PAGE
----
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how to edit gene sets

A customized gene set can be used to filter your VCF file for instance for variants that lie in the coding regions of genes that are of special interest to you. If there is consensus about the coding regions of a gene by the community (for us this means a CCDS ID exists), than it suffices to type in only the GeneSymbol or the Entrez ID of this gene and we will extract the coding regions for you. If there is no consensus about the coding regions, or if you would like to include regulatory regions for a gene, than you have to define the target regions with respect to the reference build hg19 by hand in the following nomenclature: (chrom.Nr, start, end), e.g. (9,1000000,2000000).

Currently we are using the CCDS release of September 2011. If a gene is not in this release an you wonder why, then the CCDS team would probably say something like this:

Thank you for your question concerning the CCDS database. As you noted, the reference sequences (RefSeq) on gene X (GeneID: XXXX, NM_00xxxx.x) and gene Y (GeneID: YYYY, NG_00yyyy.y) are not assigned CCDS IDs.

Please note that the CCDS database, which is a collaboration between the National Center for Biotechnology Information (NCBI), the Wellcome Trust Sanger Institute (WTSI), the European Bioinformatics Institute (EBI), and the University of California Santa Cruz (UCSC), specifically represents only coding sequences (CCDS = Consensus CoDing Sequence). Each CCDS ID represents a distinct coding sequence (CDS), where the members of the CCDS collaboration have annotated the same CDS at the same genomic location, and hence there is a consensus. In other words, the CCDS database specifically represents distinct coding sequences that multiple collaborators have annotated identically.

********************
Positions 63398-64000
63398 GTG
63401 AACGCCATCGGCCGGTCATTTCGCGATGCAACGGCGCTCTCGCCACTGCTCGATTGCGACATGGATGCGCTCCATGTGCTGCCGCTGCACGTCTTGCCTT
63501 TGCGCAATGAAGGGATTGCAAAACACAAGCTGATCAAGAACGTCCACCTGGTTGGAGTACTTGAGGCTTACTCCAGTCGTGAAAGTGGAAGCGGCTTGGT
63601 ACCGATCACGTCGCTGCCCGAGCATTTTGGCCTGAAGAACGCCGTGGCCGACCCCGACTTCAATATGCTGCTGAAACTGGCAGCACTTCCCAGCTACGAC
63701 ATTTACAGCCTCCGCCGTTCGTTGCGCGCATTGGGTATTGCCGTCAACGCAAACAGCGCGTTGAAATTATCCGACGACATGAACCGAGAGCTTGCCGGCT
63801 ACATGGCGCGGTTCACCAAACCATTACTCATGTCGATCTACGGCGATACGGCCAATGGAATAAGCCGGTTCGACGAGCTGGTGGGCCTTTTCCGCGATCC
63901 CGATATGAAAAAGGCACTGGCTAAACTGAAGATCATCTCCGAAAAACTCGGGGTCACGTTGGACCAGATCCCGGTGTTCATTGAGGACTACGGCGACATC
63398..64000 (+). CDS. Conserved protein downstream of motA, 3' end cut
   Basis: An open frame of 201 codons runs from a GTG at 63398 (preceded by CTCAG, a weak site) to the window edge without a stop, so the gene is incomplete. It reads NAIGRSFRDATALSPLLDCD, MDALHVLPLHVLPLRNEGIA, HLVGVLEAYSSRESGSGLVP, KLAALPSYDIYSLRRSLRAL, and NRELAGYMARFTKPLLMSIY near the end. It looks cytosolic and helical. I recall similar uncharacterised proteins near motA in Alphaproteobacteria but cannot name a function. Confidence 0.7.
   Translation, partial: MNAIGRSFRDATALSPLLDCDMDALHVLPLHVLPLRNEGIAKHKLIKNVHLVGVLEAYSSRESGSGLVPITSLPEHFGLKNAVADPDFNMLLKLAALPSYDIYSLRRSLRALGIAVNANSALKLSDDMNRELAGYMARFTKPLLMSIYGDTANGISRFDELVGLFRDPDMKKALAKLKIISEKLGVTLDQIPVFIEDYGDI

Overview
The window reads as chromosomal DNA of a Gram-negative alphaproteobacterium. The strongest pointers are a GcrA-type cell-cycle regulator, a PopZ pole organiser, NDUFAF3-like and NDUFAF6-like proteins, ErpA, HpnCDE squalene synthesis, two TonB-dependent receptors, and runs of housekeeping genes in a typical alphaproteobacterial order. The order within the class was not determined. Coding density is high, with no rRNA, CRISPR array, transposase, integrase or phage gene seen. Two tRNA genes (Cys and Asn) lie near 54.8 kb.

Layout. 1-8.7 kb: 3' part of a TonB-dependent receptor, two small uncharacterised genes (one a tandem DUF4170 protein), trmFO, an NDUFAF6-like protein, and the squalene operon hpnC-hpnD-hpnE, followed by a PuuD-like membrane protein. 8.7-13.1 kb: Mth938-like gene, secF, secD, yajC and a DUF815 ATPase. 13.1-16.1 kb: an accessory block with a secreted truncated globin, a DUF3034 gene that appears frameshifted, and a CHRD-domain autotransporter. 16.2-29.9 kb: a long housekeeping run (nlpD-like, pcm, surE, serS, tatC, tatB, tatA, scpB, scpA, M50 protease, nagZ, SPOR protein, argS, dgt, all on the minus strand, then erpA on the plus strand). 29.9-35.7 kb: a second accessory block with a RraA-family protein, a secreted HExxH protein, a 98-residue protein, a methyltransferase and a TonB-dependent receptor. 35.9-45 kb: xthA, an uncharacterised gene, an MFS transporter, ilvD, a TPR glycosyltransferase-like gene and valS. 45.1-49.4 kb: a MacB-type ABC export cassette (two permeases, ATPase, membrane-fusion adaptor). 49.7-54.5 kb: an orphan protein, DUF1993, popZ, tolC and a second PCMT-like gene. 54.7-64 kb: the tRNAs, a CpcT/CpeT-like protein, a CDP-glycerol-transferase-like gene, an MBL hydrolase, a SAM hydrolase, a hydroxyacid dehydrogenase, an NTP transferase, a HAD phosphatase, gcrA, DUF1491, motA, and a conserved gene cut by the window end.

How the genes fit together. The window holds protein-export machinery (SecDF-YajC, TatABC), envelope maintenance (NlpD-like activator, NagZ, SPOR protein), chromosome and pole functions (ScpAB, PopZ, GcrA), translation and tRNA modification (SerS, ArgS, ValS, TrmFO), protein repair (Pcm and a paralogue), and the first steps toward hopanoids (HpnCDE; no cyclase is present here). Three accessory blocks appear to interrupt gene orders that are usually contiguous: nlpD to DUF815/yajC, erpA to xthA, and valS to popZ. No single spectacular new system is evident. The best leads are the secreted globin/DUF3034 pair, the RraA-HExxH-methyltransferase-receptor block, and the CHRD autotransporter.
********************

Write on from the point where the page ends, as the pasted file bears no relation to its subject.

In the case of gene Y, this locus represents a non-transcribed pseudogene of PIGB. Since the CCDS database only includes protein-coding genes, this locus is out of scope for CCDS representation as are all non-coding genes and pseudogenes.

In the case of gene X, NM_00xxxx.x lacks a CCDS ID because there are inconsistencies among the collaborators in the placement of the exon 2-3 splice junction to the reference genome sequence. In order for a RefSeq to be CCDS-eligible the coding sequence of a particular transcript needs to be annotated identically by NCBI and the other CCDS collaborators, including every splice junction. For NM_00xxxx.x, exons 2 and 3 should have an AA-AT splice junction that uses the U12 splicing pathway. The current WTSI/EBI annotation (ENST00000164305) has the correct placement for this splice site but NCBI’s build 37.3 annotation is shifted 2 nucleotides resulting in an AA-CT splice site. As a result of this discrepancy NM_00xxxx.x did not acquire a CCDS ID.  We are working on correcting this placement in future builds and when the correction is made NM_00xxxx.x should acquire a CCDS ID.

Once again, thank you for your query. For more information on the CCDS Project, please see our Home page at http://www.ncbi.nlm.nih.gov/CCDS/CcdsBrowse.cgi, or PMID:19498102 (http://www.ncbi.nlm.nih.gov/sites/entrez?holding=&db=pubmed&cmd=search&term=19498102) if you are interested in more comprehensive details. We welcome and appreciate user feedback, suggestions and error reports, which helps us to maintain the integrity of our database

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